Your brain and spinal cord (the central nervous system, or CNS) may be the control center of the body, but they rely on peripheral nervous system (PNS) to carry out their work. The PNS acts like a relay system connecting limbs, organs, and muscles to the brain. It is responsible for reporting sensory information (touch, temperature, pain, etc.) back to the brain, as well as carrying out the brain’s orders.
However, peripheral nerves are not nearly as well protected as the brain and spinal cord, and are more susceptible to injury, toxins, inflammation, and other problems that can inhibit their function. This is called peripheral neuropathy, and it is extremely common in the feet and legs.
What Are the Symptoms of Peripheral Neuropathy?
Because different peripheral nerves have different functions, the symptoms of neuropathy can vary considerably depending on which nerves have been damaged.
Damage to sensory nerves may result in:
- Painful or confusing sensations, including tingling, prickling, burning, freezing, or shocking
- Extreme sensitivity to touch
- Total loss of sensation (numbness)
Damage to motor nerves may result in:
- Loss of muscle tone and weakness
- Loss of coordination and balance
Damage to autonomic nerves (which control non-voluntary functions) may result in:
- Heat intolerance
- Changes in blood pressure
- Dizziness or lightheadedness
- Bowel, bladder, or digestive problems
What Causes Neuropathy?
By far, the biggest cause of neuropathy is diabetes and prediabetes. High levels of sugar in the bloodstream can poison nerves, and cause inflammation that pinches and compresses them. As a result, a majority of diabetes sufferers will develop at least some form of neuropathy during their lifetime.
Other possible causes and risk factors include:
- Poor diet
- Alcohol abuse
- Physical trauma, either from a specific injury (e.g., auto accident) or from repetitive motions or activities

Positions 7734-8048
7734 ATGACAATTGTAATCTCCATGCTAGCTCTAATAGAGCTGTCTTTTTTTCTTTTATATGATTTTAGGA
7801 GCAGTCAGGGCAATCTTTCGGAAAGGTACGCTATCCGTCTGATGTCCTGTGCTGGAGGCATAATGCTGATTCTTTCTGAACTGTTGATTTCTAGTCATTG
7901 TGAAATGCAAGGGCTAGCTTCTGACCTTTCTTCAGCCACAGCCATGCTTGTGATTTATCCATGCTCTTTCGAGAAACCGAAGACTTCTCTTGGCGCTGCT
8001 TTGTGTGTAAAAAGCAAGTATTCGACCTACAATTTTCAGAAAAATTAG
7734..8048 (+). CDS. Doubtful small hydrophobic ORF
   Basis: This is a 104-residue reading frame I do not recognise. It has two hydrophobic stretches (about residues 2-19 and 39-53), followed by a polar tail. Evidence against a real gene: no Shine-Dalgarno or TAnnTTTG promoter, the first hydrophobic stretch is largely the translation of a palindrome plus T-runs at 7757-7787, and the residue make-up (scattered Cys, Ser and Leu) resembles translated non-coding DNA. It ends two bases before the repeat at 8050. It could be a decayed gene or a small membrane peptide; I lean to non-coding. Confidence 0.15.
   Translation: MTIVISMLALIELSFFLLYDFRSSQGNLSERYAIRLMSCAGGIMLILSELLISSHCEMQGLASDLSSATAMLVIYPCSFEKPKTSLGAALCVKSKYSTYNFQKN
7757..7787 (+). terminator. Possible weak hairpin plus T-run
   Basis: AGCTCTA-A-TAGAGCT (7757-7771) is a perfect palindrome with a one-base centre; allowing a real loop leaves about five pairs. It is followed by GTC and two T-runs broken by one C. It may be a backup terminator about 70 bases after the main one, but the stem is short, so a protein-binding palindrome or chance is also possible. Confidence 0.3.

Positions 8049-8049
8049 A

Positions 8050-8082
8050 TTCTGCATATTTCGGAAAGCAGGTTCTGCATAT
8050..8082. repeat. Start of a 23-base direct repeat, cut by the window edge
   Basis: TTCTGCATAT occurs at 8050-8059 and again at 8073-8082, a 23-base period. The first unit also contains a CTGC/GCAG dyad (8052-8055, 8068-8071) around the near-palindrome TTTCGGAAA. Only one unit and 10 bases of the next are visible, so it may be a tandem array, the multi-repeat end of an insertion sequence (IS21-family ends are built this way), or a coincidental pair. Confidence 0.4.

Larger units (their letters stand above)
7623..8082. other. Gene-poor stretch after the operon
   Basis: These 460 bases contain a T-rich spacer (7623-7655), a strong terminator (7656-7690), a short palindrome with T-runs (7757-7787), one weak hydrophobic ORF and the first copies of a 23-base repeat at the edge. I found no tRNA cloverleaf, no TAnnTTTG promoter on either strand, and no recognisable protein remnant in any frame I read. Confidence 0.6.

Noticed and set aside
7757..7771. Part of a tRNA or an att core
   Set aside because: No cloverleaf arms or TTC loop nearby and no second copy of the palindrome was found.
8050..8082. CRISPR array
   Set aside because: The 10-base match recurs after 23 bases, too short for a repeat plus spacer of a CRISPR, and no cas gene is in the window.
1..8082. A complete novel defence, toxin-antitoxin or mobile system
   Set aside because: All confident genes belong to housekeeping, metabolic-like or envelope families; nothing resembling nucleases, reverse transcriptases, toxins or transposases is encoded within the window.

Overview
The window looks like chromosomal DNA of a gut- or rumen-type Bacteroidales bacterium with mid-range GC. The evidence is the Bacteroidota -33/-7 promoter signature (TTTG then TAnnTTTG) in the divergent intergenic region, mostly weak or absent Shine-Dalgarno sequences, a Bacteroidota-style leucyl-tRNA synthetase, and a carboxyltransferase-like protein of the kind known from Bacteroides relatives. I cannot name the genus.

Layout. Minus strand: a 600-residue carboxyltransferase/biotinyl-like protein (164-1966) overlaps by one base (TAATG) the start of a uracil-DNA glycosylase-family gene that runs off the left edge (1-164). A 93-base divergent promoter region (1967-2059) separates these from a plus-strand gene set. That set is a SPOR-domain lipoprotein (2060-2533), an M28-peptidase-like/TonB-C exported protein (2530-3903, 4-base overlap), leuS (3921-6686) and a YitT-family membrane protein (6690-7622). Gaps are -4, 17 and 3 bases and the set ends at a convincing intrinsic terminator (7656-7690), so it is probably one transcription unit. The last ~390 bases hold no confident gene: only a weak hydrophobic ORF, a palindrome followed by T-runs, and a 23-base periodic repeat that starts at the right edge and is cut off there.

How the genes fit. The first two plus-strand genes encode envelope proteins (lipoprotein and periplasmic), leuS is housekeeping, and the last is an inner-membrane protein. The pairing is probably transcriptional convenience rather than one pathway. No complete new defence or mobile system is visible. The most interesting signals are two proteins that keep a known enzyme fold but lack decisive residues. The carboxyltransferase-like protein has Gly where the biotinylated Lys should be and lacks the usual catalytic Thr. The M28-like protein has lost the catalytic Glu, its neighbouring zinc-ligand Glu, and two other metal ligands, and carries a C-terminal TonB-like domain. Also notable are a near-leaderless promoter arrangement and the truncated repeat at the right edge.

- Pressure on the nerve from an exterior source, such as neuromas or tumo
- Bacterial or viral infections
- Genetically inherited disorders
- Other diseases (notably kidney disease, liver disease, lymphoma, hypothyroidism, and some forms of cancer)
It is not always possible to identify a root cause.
Why Is Neuropathy So Dangerous for Feet?
If you can’t trust what your body is telling you—because you can’t feel pain, or experience phantom sensations—you are far less likely to realize when a severe injury or wound occurs and needs to be addressed. Those with severe neuropathy in their feet and legs are at greatly increased risk of developing chronic injuries, infected wounds, or even severe bony deformities (Charcot foot).
Poor circulation, which is common among those with diabetes, compounds the problem. Low circulation means wounds and injuries can’t heal as quickly, and the immune system isn’t as effective at dealing with bacterial, viral, or fungal infections. As a result, even small cuts and injuries could potentially become major issues that could require complex surgical reconstruction and repair, or outright amputation.
Treatment for Neuropathy
If you have neuropathy—or an associated risk factor, such as diabetes—you should have your feet checked regularly by a foot and ankle physician. Nerve damage is not always reversible, and symptoms do not always manifest themselves until substantial and irreversible damage has already occurred. That’s why it’s so important to stay ahead of the game.
At Northwest Extremity Specialists, our advanced team can provide diagnostic testing, and if necessary provide follow-up medications or treatments to help you manage your condition. This will be in addition to healthy lifestyle habits, which must be adopted if you want to prevent worsening damages. Healthy diet, exercise, and daily management of blood sugar, cholesterol, blood pressure, and other conditions will be key.
To schedule your appointment with the Northwest Extremity Specialists, please complete an online contact form or call the office closest to your location.